måndag 15 november 2010


Somewhere I read in a magazine that the principles of Environmental discourses and its value system is at odds with how the church (the Swedish church to be precise) views human life and its value. My comment to this is of course: Which one of the value systems in environmental discourse? As well as there is more than one way of thinking regarding christianity (social values, ideas regarding life, afterlife, interpretation of the Bible etc), there are also several ways of positioning yourself regarding the view on the environment and humanity's position within it.

My position is simply this: The debate over the importance of environmental issues is a brilliant and pressing way to revisit some power structures that has been in place for a number of years now, which no one seems to be able to think outside.

This clearly is the position of Philip Goodchild in his Theology of Money, which clearly posits economy and ecology at odds with each other. The economy - and money in general - has been an attempt to free ourselves of the bondage of being interdependent, and moving towards being independent. Today, the main reason why ecology is allowed to climb up to the top of national and international agendas is due to the paradigm called Ecological Modernization. Without diving deeply into this concept, it takes on the opposite standpoint to that of Goodchild; that there is no conflict between economic and ecological interests, and that with the right incentives the market can play an important role in turning around this entire mess around.

Disregarding that consumerism and the industrial pollution-revolution caused the entire mess to start with, the same forces now say they are not only part of the sollution, but the most important part of the best sollution. If a warning bell hasn't gone off in your mind yet, maybe this is the apropriate place.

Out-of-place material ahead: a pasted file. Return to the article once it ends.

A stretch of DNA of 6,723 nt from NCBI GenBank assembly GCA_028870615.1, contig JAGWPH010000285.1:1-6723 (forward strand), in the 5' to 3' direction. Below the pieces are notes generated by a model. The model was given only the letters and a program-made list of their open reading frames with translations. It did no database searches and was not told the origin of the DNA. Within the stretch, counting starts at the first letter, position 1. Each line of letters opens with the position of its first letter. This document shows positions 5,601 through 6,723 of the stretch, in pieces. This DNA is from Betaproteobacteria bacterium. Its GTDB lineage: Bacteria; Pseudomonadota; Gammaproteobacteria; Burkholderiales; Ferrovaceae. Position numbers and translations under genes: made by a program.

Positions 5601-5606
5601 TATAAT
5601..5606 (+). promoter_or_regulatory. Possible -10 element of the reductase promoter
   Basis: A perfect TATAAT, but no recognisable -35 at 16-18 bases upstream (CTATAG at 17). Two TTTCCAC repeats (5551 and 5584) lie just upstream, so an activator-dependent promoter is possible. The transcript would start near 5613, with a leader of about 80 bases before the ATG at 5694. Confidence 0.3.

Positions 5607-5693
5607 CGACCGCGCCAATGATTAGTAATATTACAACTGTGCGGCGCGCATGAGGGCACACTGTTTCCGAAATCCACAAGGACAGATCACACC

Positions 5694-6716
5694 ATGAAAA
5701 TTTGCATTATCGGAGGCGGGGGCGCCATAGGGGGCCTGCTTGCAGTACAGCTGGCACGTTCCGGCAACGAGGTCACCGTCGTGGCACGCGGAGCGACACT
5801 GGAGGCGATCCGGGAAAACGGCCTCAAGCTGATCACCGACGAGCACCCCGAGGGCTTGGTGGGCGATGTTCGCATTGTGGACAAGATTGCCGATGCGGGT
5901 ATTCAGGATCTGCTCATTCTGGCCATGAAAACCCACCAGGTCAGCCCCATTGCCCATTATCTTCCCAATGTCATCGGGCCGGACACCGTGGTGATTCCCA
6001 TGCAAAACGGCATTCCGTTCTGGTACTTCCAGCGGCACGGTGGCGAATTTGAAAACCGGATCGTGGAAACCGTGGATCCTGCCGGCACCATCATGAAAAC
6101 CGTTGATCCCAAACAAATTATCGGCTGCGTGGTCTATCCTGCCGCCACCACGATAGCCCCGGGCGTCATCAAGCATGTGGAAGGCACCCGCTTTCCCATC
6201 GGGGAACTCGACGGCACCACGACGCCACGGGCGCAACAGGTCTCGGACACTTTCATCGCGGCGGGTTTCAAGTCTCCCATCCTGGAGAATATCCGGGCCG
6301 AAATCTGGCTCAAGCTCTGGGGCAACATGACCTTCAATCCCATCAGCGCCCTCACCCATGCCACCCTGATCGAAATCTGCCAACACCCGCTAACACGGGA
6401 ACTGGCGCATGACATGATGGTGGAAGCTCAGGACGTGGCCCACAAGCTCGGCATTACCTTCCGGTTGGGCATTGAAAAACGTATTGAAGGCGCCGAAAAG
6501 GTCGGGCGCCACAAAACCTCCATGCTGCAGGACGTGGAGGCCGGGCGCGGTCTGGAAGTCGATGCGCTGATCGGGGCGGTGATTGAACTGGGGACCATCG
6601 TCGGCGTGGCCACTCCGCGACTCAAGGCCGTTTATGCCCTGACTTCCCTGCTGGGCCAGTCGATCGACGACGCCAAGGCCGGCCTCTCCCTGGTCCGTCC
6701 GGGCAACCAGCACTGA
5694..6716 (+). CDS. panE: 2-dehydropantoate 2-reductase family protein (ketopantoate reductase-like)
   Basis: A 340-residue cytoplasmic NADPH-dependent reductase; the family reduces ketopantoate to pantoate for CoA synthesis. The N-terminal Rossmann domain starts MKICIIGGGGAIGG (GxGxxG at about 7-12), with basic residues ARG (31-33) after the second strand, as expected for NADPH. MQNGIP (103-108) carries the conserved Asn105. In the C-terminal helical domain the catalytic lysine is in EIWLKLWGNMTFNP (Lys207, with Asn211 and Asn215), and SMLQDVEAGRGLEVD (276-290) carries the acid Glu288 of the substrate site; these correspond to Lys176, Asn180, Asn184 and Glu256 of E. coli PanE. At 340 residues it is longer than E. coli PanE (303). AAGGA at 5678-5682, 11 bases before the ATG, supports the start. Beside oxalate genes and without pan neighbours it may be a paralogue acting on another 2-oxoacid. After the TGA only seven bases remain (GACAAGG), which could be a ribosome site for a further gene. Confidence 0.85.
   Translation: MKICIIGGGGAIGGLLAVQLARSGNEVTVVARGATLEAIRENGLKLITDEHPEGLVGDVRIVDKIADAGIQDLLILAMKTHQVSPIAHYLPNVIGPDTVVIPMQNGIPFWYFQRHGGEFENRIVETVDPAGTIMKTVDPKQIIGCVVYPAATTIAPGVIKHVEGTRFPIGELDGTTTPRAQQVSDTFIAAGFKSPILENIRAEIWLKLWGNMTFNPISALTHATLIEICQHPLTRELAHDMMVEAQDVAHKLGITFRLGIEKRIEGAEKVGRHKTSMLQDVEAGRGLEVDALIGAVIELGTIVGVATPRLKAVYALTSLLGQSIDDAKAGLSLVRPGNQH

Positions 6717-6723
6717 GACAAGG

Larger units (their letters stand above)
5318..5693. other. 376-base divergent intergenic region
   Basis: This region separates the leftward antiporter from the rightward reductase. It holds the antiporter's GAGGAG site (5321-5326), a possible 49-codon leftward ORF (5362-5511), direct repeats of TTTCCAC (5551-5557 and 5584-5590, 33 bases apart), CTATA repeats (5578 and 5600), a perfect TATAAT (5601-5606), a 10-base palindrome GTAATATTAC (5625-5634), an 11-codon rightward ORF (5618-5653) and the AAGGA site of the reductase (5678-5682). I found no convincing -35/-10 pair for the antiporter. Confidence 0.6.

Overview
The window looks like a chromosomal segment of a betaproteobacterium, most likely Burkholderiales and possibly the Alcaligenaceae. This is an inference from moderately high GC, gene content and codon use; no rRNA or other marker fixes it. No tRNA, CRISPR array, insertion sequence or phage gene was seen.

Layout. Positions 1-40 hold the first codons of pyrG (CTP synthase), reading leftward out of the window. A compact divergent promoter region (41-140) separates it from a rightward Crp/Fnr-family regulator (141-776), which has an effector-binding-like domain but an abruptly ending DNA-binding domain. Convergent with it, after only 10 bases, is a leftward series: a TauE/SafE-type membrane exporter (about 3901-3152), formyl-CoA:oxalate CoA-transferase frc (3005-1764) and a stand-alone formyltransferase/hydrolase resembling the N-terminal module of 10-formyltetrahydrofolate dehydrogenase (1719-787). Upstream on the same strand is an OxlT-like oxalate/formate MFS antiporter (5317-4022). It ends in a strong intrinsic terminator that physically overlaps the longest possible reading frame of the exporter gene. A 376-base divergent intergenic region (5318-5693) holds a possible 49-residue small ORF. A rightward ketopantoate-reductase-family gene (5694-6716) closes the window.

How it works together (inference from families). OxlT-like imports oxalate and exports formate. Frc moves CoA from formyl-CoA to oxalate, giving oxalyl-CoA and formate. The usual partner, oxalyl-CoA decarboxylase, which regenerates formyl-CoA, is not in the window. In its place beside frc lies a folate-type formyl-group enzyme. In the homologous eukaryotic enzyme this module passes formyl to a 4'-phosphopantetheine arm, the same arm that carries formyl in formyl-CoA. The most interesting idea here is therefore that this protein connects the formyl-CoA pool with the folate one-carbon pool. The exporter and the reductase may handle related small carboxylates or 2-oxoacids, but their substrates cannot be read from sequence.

What Ecological Modernization essentially attempts is to claim that economic and material growth can continue endlessly, and that everyone will somehow benefit from this. What it does not do is to take an opportunity to seriously revise the spot we're in. Put differently: proponents of Ecological Modernization sees no problem in walking further down the beaten track of happiness-as-individual-consumption. There is plenty of litterature that address this problematic assumption from a vast array of angles: theological, sensus-based and whatnot.

So let's just get our stupid-bracelets out here for a second and ask: What Would Jesus Do? We don't know a lot about what Jesus would do in the 21st century, but I'm pretty sure that the concept of a rich man having a harder time getting into heaven than a camel getting through the eye of a needle provides a pointer that it is time to re-think our route presumed to lead to happiness.

More thoughts to come. Watch this space.

Further reading:

chapters in:
Sharachchandra M. Lélé "Sustainable Development: A Critical Review", and
Alan Durning "How Much Is Enough?" in:
Conka, Ken & Geoffrey D. Dabelko (ed:s). Green Planet Blues. Westview Press.

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